Latin American stocks have taken a beating along with all emerging markets recently. Yesteryear, you could make money in Latin America by simply buying and holding a broad index and letting the rising tide do its thing. That strategy doesn't work anymore.
Instead, as Claudio will explain, you must target individual companies with specific qualities that will help them rise above lackluster market performance. He concludes with a checklist of sorts that will help you separate the right companies from the wrong ones.
Not so long ago, Latin American equities were a market darling. Then, the markets viewed signs of an economic recovery in the developed world as good news for Latin American stocks (higher EPS prospects), but signs of stagnation were also considered good news (as a lower discount rate would apply).
Now, the majority of Latin American stock markets have begun to trade as if the opposite were true. With the sole exception of Mexico, whose stock market has traditionally traded closer to the S&P 500, the rest of Latin equities have lost their glow. Latin stocks have registered a seventh consecutive month of investor outflows, and it does not look like the trend is going to reverse any time soon.
The change from hype to doubt is clearly reflected in the chart below. Latin equities were, incredibly, considered a safe haven after the 2008 financial crisis. From the end of 2008 to the end of 2010, Latin stocks outperformed the S&P 500 by an impressive 90%. Since then, the love affair has come to an end, and Latin equities have underperformed by more than 67%.
However, the main catalyst has undoubtedly been the weakness in China's economic growth and, most important, the shift in China's economic model from investment-driven to consumption-driven growth. There is a direct link between this "remodeling" and the string of monthly outflows that dedicated Latin American fund managers have experienced.
The math is simple: Lower Chinese investment means less demand for industrial commodities, which are produced in Latin America by some of the largest companies in the region, which make up a significant part of the country and regional indices.
The consensus of economists surveyed by Bloomberg was for all Latin American countries to have weaker current account balances in 2013 than in 2012. With interest rates rising and Wall Street expecting them to rise further as the US economy grows, financing the gap may become tougher for Latin economies.
This brings in the linkage to exchange rates, which constitute a not insignificant portion of Latin American equities' underperformance. Exchange rates helped EPS, book values, and leverage ratios look great in US dollar terms for many years. Now that the US dollar has strengthened against Latin American currencies, the opposite trend is under way.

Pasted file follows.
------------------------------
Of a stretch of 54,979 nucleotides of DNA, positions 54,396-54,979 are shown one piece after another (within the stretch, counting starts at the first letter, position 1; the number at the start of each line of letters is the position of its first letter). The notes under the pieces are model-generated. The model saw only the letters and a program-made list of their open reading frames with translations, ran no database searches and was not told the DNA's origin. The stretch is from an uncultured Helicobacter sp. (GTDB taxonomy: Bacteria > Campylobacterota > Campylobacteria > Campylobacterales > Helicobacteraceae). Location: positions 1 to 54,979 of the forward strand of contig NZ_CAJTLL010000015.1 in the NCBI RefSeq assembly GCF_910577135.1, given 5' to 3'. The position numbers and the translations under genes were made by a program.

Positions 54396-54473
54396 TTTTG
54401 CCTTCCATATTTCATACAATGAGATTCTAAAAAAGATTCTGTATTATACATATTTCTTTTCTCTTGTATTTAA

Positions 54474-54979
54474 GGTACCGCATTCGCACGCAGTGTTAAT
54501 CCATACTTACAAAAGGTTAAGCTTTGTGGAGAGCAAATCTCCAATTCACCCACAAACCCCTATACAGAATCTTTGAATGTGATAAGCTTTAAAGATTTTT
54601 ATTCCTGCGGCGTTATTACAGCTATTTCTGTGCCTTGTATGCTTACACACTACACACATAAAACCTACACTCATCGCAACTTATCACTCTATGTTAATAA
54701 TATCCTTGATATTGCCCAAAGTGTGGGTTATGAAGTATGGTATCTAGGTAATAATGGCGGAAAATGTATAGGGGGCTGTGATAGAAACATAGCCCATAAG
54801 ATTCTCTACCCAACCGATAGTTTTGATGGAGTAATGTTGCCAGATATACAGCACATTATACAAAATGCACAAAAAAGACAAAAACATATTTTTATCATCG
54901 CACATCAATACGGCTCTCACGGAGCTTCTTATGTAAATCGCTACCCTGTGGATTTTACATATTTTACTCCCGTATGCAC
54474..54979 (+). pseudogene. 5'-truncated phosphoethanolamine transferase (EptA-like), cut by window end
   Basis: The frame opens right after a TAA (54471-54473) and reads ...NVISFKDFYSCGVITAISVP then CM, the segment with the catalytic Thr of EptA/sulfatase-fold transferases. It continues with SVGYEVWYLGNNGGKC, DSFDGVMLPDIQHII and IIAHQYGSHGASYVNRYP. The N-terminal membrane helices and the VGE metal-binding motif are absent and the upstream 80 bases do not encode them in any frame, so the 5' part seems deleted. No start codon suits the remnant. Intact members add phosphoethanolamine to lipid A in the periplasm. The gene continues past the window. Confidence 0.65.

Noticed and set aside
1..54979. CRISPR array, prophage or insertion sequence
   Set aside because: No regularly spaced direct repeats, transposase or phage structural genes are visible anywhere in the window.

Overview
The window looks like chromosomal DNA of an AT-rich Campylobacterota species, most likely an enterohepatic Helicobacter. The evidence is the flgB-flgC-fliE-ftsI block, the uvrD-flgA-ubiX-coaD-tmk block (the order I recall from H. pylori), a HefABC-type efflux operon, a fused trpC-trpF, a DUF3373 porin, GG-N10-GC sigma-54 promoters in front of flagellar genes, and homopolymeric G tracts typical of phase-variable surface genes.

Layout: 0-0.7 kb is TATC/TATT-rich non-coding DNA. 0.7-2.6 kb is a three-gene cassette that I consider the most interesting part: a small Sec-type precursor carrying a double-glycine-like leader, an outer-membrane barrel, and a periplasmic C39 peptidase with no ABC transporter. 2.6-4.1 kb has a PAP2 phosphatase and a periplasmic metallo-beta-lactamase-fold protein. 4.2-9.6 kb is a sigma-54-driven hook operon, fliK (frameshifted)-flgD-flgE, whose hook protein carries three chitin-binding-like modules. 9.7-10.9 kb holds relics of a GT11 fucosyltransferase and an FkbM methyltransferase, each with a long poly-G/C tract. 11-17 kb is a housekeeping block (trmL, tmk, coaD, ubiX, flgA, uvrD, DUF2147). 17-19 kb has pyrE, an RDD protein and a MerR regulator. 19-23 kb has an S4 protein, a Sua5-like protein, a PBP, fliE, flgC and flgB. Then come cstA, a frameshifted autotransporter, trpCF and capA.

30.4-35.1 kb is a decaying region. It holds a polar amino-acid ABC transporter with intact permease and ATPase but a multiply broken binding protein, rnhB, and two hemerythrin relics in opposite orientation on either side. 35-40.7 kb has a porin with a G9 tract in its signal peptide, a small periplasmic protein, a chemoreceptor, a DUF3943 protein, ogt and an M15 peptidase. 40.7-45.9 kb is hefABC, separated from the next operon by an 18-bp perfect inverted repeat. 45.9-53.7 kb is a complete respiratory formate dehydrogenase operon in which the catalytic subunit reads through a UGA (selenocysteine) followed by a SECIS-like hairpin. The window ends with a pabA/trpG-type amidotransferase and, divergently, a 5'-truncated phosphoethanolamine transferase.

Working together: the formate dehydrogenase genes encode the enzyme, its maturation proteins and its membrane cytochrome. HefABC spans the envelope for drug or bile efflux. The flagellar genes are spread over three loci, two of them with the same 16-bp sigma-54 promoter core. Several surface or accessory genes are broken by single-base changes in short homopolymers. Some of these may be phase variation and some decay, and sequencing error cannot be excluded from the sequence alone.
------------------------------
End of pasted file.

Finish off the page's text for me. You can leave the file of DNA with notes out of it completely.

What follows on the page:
So the trend is not the friend of Latin American equity investors. Is it best to shun them for the time being? It's not that simple.
Latin equities were an easy trade for many years. The fad lifted all boats regardless of their individual merits, which made trading the indices or the associated ETFs the way to go. Now, it's not hard to see that the correction has been exacerbated by the unwinding of the macro trade.
Over the last decade, the weight of Latin American equities in the MSCI World Index has doubled, surging from roughly 2% to 4.4%. The MSCI Emerging Markets Latin American Index has a US$1.5 trillion market cap, which makes simply neglecting it a tough decision for index fund managers.
The problem is that it is hard to trade Latin American equities as if they were a single asset class. Trading ETFs or indices may mean that good opportunities are missed. An index is comprised of a wide array of stocks whose issuers will not necessarily perform similarly in various economic environments.
Appreciating currencies and the wide availability of credit in the last decade has meant that stocks most closely linked to domestic consumption were the winners by far. The new picture of weaker currencies and tougher credit conditions means that the winners of the past may not fare as well in the future.
A New Approach
The next winning theme will be foreign-currency earners (mainly exporters) and, more important, stocks with little or no debt held in a foreign currency—and especially with no debt in foreign currency if it has no foreign currency income to match the servicing of that debt. Those are the characteristics you want to look for in a solid Latin American investment.
It's hard to believe that the cycle of weaker currencies, weaker current accounts, and weaker EPS growth is about to reach its end in the near future. However, this is not the end of the Latin American investment theme; it only means that the approach must change.
There are companies whose business profiles will help them thrive in what may otherwise look like a generally challenging scenario for Latin American stocks. Going with the flow may prevent investors from grabbing the opportunity that these stocks offer.